Sometimes, it seems like the worst mistake a female character can make is being too darn good.
She’s not allowed to be weak (goodness, no!), but she’s not allowed to be too strong either. She must wear her imperfections on her sleeve, and be criticized for them, or else she risks earning that most dreaded of labels: Mary Sue.
Once upon a time, Mary Sue was a fanfiction term for an original character who was a wish-fulfilment stand-in for the author. Mary Sue transfers to Hogwarts, is sorted in Gryffindor, becomes the new Seeker, is smarter than Hermione, funnier than the twins, braver than Harry and adored by every male character in the school, from Draco to Snape. She has purple eyes and color-changing hair, and nobody can ever fault her, except perhaps for being annoyingly perfect.
Now the term “Mary Sue” is used to describe female characters in mainstream fiction, when the viewer or reader thinks they don’t have enough flaws, or that their flaws are not commented upon enough. It’s used when a female character appears to be little more than a wish-fulfilment stand-in for (more rarely) the writer or (more commonly) the female viewer. And the comparison to a fanfiction Sue isn’t always unjustified. I’d argue that Twilight‘s Bella Swan fits the description of a classic Mary Sue (albeit an annoying, unlikeable one), because she is little more than a cipher through which the reader can fall in love with Edward Cullen. But once the words “Mary Sue” have been uttered, all productive conversation is shut down. It says that the character is not worth talking about, not worth analyzing, because she’s somehow incomplete. Subpar. She’s not a character but a projection of female fantasy, and therefore innately, indisputably bad. Any character who falls into this category might be somewhat one-dimensional, lacking the depth and flaws needed for a really compelling character, but the term goes beyond that, throwing on implications of worthlessness (at best) and a kind of superior disgust at girlish dreams and ambitions (at worst). Because “Mary Sue” only refers to female characters.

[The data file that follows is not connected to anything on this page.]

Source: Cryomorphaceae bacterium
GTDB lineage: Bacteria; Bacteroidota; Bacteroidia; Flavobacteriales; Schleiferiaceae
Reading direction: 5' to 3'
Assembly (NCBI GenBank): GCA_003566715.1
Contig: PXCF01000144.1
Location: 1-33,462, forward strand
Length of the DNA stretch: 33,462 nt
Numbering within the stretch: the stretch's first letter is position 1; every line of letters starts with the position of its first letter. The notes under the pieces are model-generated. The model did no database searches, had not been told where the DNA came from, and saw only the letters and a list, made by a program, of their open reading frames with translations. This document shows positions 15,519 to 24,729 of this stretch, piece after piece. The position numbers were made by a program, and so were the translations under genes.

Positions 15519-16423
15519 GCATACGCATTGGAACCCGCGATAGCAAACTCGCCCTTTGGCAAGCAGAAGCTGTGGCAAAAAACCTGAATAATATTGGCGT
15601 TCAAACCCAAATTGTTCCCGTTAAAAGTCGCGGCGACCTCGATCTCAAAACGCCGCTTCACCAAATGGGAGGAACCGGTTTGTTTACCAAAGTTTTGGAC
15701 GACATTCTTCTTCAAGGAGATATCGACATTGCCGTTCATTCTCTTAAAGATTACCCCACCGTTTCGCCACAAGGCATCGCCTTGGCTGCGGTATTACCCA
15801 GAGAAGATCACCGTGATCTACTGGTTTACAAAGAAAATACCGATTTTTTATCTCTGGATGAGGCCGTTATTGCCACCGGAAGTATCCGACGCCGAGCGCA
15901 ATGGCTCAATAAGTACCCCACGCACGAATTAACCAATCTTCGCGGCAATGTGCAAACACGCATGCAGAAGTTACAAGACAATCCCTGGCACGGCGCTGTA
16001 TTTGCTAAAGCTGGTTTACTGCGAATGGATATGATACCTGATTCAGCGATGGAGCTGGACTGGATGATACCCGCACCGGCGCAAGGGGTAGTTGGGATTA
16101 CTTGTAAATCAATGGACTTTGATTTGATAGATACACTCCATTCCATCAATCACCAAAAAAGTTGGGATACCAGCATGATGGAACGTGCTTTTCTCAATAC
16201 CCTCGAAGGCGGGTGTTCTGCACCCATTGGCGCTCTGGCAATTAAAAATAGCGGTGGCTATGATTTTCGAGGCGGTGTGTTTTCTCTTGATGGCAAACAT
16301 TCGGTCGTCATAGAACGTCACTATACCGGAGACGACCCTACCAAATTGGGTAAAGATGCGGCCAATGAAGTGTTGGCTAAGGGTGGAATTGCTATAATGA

There is a male version — Marty Stu — but it’s rarely ever used. A quick google search brought up 45,000,000 hits for Mary Sue and 2,450,000 for Marty Stu. The “male Mary Sue” isn’t really a common criticism, because male wish fulfilment characters are considered perfectly acceptable, even desirable, additions to a story. They’re the center of many popular franchises. Think James Bond. Indiana Jones. Luke Skywalker and Han Solo. Bruce Wayne. Tony Stark. If any of these characters were female, they’d be torn apart as Mary Sues, because they are far more unrealistic constructions than any female character I’ve ever seen given that label. They have adventures, save the day, while all the beautiful women fall at their genius billionaire and/or sexy rebel feet. But god forbid a woman have the same fantasy. God forbid a female character be anything but flawed.
And even though I hear the term “Mary Sue” all the time, I don’t think I’ve ever seen or read about a female James Bond, or a female Indiana Jones, or a female Bruce Wayne. At least not in adult fiction. The idea is almost inconceivable, because female characters are already despised and dismissed for far more realistic flaws, like being too well-liked, too successful or too favored by the narrative. So the Doctor in Doctor Who swans around saving the universe and being loved by everyone he meets, but Rose Tyler is a Mary Sue because the Doctor falls in love with her. No medieval knight is called a Marty Stu, but Alanna in Tamora Pierce’s Tortall series is dismissed because she fights gender conventions to become one. Harry Potter is the youngest seeker in 100 years, not to mention the Chosen One, but Ginny Weasley is a Sue because she’s also talented at Quidditch, has a talent for a particular hex and eventually married her childhood crush. Any time a female character becomes important in the narrative, or loved by an idolized male character, or seems to lack humility and sweetness, someone will disparage her as a Mary Sue. And it creates a painful mixed message about the kind of female characters the world wants to see. They can’t be weak and silly and unimportant, but they can’t be too strong, too important, too appealing as role models and heroes to female viewers. They must remain in a safe, unthreatening middle ground.